A forthcoming exhibition, ‘Untold Lives: A Palace at Work,’ set to open at Kensington Palace in London this March, sheds light on the untold stories of royal staff working behind the scenes. Among the featured tales is that of Abdullah, an Indian “wild cat keeper” believed to have been hired to care for royal tigers during the Raj era. The exhibition aims to spotlight the often-overlooked contributions of black and South Asian royal servants and attendants from the 18th century onwards.
Historic Royal Palaces, the charity caring for Britain’s palaces, seeks to recognize the essential yet neglected roles of various individuals who managed life at court. From butlers to cooks, wet nurses to seamstresses, the exhibition reveals the diverse workforce that played a crucial role in maintaining royal households. Sebastian Edwards, co-exhibition curator, emphasizes the importance of acknowledging these individuals and celebrating the lasting legacy of their contributions to historic places.
The exhibition goes beyond familiar narratives, uncovering unexpected origins and identities of palace staff. One such figure is a Turkish valet, Ernst August Mustapha von Misitri, known as Mustapha, portrayed in a previously unrevealed portrait by Godfrey Kneller. The exhibition aims to showcase the breadth and diversity of roles required to run palaces, revealing lesser-known positions such as the ‘Keeper of Ice and Snow.’ Frances Talbot, a woman who managed the royal icehouse at Hampton Court Palace in the 1770s, will have her story revealed for the first time.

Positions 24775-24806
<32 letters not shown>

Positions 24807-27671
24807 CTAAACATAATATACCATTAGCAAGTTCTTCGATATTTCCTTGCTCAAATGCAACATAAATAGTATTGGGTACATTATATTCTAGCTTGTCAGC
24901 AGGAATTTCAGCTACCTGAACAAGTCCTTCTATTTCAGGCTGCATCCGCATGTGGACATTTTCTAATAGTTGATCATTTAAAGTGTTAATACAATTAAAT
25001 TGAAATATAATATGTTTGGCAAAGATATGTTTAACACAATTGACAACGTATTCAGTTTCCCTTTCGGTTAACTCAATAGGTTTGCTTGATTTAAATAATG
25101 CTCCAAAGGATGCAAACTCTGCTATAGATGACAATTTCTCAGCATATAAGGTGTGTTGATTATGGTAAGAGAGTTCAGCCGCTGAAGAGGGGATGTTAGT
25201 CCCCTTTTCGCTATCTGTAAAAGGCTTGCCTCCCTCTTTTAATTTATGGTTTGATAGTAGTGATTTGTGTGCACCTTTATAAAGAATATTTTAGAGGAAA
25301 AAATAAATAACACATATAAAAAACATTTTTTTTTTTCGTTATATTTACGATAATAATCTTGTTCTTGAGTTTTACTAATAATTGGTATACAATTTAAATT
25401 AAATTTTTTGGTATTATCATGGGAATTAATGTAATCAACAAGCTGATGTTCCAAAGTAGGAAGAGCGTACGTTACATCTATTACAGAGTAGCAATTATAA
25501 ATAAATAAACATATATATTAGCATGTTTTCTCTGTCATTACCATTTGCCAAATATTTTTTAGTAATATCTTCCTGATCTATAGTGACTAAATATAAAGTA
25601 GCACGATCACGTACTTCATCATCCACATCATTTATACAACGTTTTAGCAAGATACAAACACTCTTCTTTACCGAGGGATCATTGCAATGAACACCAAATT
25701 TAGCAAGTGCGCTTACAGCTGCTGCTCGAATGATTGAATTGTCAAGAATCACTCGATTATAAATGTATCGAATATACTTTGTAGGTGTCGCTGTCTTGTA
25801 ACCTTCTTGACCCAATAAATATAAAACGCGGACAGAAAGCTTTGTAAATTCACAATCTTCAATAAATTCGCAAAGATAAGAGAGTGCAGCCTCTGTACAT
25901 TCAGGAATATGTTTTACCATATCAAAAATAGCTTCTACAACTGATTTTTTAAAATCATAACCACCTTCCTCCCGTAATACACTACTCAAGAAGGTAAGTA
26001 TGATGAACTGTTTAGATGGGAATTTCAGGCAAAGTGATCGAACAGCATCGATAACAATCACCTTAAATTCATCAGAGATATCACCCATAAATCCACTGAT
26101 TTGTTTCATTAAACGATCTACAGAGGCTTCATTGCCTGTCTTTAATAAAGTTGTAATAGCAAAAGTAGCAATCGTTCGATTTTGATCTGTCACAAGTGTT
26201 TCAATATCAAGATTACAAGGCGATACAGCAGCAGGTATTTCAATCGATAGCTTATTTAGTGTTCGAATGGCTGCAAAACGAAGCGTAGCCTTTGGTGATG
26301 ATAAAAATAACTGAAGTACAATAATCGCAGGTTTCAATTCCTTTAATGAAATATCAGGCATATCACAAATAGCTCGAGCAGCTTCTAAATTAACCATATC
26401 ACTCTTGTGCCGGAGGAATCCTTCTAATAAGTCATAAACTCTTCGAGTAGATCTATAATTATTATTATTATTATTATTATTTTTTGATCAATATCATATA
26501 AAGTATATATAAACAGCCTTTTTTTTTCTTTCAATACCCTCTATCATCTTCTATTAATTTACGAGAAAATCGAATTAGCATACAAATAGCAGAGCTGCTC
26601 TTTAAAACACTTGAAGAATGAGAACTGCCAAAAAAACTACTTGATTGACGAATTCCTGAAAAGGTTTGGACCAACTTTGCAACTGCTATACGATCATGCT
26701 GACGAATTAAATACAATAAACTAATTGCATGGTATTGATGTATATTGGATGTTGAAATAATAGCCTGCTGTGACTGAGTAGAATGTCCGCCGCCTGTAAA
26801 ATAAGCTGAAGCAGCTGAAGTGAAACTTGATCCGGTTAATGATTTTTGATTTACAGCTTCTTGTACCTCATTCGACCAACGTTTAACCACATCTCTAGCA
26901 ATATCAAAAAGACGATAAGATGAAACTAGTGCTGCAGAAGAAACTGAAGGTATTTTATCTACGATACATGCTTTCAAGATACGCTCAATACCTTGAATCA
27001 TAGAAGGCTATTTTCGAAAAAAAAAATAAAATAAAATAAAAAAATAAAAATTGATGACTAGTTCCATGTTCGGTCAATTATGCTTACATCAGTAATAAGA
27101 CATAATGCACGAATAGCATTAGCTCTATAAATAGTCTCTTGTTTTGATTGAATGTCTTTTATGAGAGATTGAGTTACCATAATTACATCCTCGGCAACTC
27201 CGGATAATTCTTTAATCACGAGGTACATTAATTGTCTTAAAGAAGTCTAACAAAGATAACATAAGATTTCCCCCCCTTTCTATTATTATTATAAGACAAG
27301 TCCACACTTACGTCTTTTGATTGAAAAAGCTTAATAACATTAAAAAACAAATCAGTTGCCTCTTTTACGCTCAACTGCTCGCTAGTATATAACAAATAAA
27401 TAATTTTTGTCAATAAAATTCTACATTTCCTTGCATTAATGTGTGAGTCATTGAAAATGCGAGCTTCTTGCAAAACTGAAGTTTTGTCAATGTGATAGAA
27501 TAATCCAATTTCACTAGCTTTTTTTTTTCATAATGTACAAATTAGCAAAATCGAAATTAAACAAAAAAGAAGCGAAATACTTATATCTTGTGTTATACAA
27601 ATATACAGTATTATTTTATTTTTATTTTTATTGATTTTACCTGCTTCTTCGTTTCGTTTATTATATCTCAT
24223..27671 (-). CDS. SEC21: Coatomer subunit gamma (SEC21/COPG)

In addition to the everyday roles, the exhibition explores the vital security contributions of palace workers. Servants and staff played a pivotal role in saving Kensington Palace from fire on three separate occasions. The display includes seemingly ordinary items like a fire bucket and an oil lantern, emphasizing the people power that ensured the safety and survival of the palace.
‘Untold Lives’ seeks to rewrite the narrative of palace life, acknowledging the diverse and often overlooked individuals whose efforts were instrumental in maintaining the grandeur of historic royal residences.